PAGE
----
A financial expert explains why millennials are leaving home later than their parents
Stuck between a rock and your mom’s basement
Multiple generations living under one roof isn't a new concept, but it is on the rise in North America, especially with millennials. This housing shift comes as a result of many factors, including work challenges and the rising cost of rent in most parts of the country. In fact, millennials are starting their adult lives after the worst financial crisis since the 1930s. This change has been the subject of much speculation and comparison to earlier generations, so personal finance expert Rubina Ahmed-Haq stopped by The Goods to help shine some light on why Generation Y is staying put for now.
Gen Y – commonly referred to as millennials – are people born approximately between the 1980s and the mid-1990s. Increasingly – and as many have pointed out – this generation hasn't left the nest. In 2016 the national average of adults aged 20-34 living with their parents was 34.7%, with Toronto at the highest rate of 47.4%, and these numbers have been rising steadily since 2001.
Studies indicate this shift is mostly due to economic factors – it turns out there are lot of financial challenges facing Gen Y right now. The cost of living is rising, and many graduates are leaving school with significant debt (the average being close to 30k for university grads). So, naturally, living at home makes that much more sense.
Changes in the workforce
Precarious work situations are also contributing to millennials being unable to afford to live on their own these days. The recession of 2008, the biggest economic downfall since the Great Depression, left many of this generation to enter a workforce with staggering unemployment rates, markedly low wages, and full-time work increasingly unavailable. As contract, part time or freelance work becomes more and more prevalent, it's more and more difficult for people beginning their careers to secure full time jobs that offer benefits and stability. And as Rubina points out, even if you find a great job that pays you well, but you only have a one year contract, it can be hard to make fiscal choices when you can't see into your future. Broad changes in the workforce such as this might lead to less availability of credit which can put Gen Y in a tough spot when trying to make life altering purchases like a car or home. The reality of today is that a lot of people are not making the wage they thought they would, and many are working longer past retirement – which also means fewer available positions for younger generations to fill.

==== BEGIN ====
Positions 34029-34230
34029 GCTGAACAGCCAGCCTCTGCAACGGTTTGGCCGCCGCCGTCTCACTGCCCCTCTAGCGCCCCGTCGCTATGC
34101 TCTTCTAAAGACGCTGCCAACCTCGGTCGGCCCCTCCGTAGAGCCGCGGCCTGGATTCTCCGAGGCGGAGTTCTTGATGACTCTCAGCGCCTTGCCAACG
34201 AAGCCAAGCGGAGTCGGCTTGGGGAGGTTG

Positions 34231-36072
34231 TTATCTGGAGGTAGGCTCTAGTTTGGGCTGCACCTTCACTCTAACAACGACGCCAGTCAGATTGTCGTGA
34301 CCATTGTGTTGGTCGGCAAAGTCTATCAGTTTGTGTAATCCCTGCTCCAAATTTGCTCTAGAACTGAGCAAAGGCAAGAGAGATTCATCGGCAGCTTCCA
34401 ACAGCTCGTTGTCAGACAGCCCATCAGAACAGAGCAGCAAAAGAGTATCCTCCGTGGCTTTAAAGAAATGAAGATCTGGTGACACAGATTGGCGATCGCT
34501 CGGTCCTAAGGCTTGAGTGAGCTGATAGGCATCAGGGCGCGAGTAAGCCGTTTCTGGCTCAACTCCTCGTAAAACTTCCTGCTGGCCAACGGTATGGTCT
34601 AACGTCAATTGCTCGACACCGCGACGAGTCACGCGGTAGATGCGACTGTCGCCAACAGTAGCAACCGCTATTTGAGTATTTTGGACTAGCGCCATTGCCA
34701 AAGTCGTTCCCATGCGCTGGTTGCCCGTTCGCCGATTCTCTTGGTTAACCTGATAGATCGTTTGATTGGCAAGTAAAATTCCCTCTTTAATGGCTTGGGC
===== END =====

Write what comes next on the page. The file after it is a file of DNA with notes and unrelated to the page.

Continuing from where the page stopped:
Changes in the housing market
No matter where you live in Canada, housing costs have been increasing for the past 10 or 15 years, making it nearly impossible to afford to buy a home on even a full-time salary in many Canadian cities. Given the recent valuation of the dollar, people are able to borrow more and more to buy a home. But during this housing crisis, if you're entering the housing market, you need about $100,000 to $200,000 as the down payment to buy the house. So if you're already paying high amounts of rent it's nearly impossible to save the money for the down payment. Although young people are increasingly open to living at home, many still have a desire to be homeowners someday and are finding that the best way to get there is to live with their parents for a little while.
The advantages of staying put
You do save money! It all comes down to the math – when you live with a bigger group of people, the costs are spread out among more people, helping you save more than if you were supporting yourself individually. For many young families, living with parents can bring a lot of stability because there are more adults around to step in and help with childcare if needed.
But let's not forget that the advantages can go both ways. Some seniors are retiring in financially vulnerable situations, so having adult children live with them helps them financially because the costs are shared. Having extra help around the house can also be great for people with developing or worsening mobility issues.
Paying rent to… Mom?
Rubina suggests that if you're making a good salary, it would be nice to contribute to the household financially. Food, utilities and a place to sleep are pricey for everyone, so it may be extra helpful to contribute to the household expenses. Instead, show your parents you care and want to contribute by doing chores, running errands, shoveling the walkway… whatever you can do to help out. You might be their child, but you're no longer a child, so it's advisable to act accordingly to keep reaping the rewards of a (temporarily) rent-free life.